Metal Finishing Guide Book

2011-2012 Surface Finishing Guidebook

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Page 248 of 707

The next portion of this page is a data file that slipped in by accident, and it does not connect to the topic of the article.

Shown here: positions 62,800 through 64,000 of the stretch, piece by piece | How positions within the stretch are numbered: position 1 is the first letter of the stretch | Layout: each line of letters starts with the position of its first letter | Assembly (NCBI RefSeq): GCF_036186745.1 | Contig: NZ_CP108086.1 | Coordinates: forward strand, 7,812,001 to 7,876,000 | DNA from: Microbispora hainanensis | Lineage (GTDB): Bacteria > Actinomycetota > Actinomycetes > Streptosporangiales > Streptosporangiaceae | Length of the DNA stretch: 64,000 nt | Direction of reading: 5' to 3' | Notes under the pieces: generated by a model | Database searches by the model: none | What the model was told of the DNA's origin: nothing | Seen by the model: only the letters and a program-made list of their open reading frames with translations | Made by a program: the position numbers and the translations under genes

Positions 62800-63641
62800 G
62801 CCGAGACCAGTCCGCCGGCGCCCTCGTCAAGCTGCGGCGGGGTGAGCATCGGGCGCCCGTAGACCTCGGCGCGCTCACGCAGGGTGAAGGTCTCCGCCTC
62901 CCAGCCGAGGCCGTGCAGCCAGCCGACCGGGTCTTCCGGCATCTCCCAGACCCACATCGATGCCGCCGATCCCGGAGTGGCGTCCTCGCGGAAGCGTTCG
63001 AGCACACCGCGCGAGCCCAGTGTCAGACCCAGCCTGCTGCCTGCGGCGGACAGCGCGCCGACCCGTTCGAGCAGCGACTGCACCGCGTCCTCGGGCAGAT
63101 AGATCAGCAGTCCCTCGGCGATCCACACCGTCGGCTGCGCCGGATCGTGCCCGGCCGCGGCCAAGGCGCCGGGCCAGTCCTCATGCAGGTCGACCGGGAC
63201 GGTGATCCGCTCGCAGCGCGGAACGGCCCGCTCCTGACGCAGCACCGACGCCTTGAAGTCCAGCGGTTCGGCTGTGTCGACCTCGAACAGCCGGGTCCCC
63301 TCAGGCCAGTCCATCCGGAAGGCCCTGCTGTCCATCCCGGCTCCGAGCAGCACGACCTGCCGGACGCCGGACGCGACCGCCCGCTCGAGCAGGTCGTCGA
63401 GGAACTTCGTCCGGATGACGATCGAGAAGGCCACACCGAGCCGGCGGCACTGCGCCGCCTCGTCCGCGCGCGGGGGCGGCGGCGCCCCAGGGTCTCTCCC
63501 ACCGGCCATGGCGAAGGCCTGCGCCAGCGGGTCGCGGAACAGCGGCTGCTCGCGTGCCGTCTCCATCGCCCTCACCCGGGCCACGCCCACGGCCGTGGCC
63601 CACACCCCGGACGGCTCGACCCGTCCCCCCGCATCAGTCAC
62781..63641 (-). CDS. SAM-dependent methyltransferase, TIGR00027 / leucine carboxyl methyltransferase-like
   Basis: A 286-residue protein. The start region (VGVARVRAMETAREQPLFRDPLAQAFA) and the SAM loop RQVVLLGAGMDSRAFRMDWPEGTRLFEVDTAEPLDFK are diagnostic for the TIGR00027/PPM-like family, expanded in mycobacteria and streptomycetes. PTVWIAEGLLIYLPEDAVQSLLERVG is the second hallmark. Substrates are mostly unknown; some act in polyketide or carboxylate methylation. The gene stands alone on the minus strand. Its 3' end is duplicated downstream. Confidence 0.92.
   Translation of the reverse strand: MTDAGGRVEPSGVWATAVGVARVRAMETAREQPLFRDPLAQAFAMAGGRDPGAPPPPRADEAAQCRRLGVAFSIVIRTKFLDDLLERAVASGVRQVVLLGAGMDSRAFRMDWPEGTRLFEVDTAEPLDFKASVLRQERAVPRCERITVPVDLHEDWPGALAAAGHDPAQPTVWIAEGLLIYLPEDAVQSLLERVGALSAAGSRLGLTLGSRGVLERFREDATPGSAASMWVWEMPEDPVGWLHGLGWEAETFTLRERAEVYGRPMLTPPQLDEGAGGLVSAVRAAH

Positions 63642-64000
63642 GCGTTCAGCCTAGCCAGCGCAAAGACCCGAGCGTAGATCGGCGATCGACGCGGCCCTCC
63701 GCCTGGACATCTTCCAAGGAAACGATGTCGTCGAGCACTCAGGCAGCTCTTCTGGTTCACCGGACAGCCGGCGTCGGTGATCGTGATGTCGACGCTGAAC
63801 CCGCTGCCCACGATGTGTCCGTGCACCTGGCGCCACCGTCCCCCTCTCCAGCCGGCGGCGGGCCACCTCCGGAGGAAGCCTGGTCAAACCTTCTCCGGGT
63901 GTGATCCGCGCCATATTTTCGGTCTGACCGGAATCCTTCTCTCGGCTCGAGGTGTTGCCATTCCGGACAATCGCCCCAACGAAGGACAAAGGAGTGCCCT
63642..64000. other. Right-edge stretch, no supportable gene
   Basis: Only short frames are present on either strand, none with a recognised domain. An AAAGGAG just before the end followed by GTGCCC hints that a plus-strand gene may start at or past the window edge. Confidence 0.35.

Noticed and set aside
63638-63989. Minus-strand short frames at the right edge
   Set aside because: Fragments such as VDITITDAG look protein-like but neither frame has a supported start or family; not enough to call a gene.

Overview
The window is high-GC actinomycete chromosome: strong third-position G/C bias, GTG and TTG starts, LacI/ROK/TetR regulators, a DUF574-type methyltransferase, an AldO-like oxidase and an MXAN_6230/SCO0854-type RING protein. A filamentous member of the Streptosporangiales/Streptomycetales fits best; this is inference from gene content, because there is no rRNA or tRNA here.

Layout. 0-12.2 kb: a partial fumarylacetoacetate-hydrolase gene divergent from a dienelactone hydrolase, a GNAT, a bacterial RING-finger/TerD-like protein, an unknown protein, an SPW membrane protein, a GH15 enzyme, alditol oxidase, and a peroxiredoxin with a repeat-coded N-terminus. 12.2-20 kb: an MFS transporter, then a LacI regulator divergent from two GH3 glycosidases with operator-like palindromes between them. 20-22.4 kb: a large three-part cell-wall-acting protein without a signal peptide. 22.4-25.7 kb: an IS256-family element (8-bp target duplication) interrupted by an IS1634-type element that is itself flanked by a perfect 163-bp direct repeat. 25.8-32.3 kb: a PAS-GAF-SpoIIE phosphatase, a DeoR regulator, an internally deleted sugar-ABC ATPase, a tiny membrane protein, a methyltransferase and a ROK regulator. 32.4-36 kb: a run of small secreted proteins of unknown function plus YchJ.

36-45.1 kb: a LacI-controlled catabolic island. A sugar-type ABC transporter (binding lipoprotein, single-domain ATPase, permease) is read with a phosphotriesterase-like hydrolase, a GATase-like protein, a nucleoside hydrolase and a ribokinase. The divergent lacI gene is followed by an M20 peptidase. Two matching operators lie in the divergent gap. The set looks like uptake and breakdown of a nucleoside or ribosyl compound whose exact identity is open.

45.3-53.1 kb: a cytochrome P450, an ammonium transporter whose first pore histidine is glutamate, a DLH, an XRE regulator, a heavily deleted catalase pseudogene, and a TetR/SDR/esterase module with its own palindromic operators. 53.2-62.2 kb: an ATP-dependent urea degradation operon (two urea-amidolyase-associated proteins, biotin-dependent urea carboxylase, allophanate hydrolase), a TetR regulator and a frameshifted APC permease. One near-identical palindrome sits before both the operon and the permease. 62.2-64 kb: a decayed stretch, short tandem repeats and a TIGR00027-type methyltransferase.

Table I. Concentrations of Fluoboric Acid, Lead Fluoborate, Stannous Fluoborate, and Copper Fluoborate Used in Tin, Lead, and Tin-Lead Alloy Plating Product 48% Fluoboric Acid Fluoboric Acid, 100% Boric Acid 51% Lead Fluoborate Lead Fluoboric Acid, 100% Boric Acid 50% Stannous Fluoborate Stannous Tin Fluoboric Acid, 100% Boric Acid 45% Copper Fluoborate Copper Fluoboric Acid, 100% Boric Acid 656 19 1.710 480 11 48 1.600 320 48 48 1.550 187 30 30 90 Tin/10 Lead Barrel, Still, and High-Speed Baths This bath provides a uniform, smooth matte deposit, which is used for various engi- neering applications. Higher temperatures permit higher current densities, which are required in wire and strip plating. Deposits plated from 93 lead/7 tin baths are harder than those obtained from lead baths. The 93 lead/7 tin bath is used to plate bearings and seals. Since 93 lead/7 tin alloys are soft, slow barrel speeds are recommended in order to prevent heavy parts from bonding to one another. 93 Lead/7 Tin Barrel and Still Baths The operation of the ternary alloy bath is similar to that of the 93 lead/7 tin bath. The ternary alloy deposit results in bearing metals that exhibit a greater resistance to fatigue than do the 93 lead/7 tin alloys. The alloy is used to plate lin- ings in sleeve bearings. 10 Tin/88 Lead/2 Copper Ternary Alloy Barrel and Still Baths FLUOBORATE PLATING Tin fluoborate, lead fluoborate, and fluoboric acid, in various propor- tions (see Tables I and II), can be used for plating all percentages of tin-lead, 100% lead, and 100% tin. Fluoborate baths require boric acid for stability. Anode bags filled with boric acid are hung in the plating tanks. Stabilized liquid peptone, gelatin, resorcinol, or other liquid Concentration (g/L) Specific Gravity (20O 1.365 C) 247

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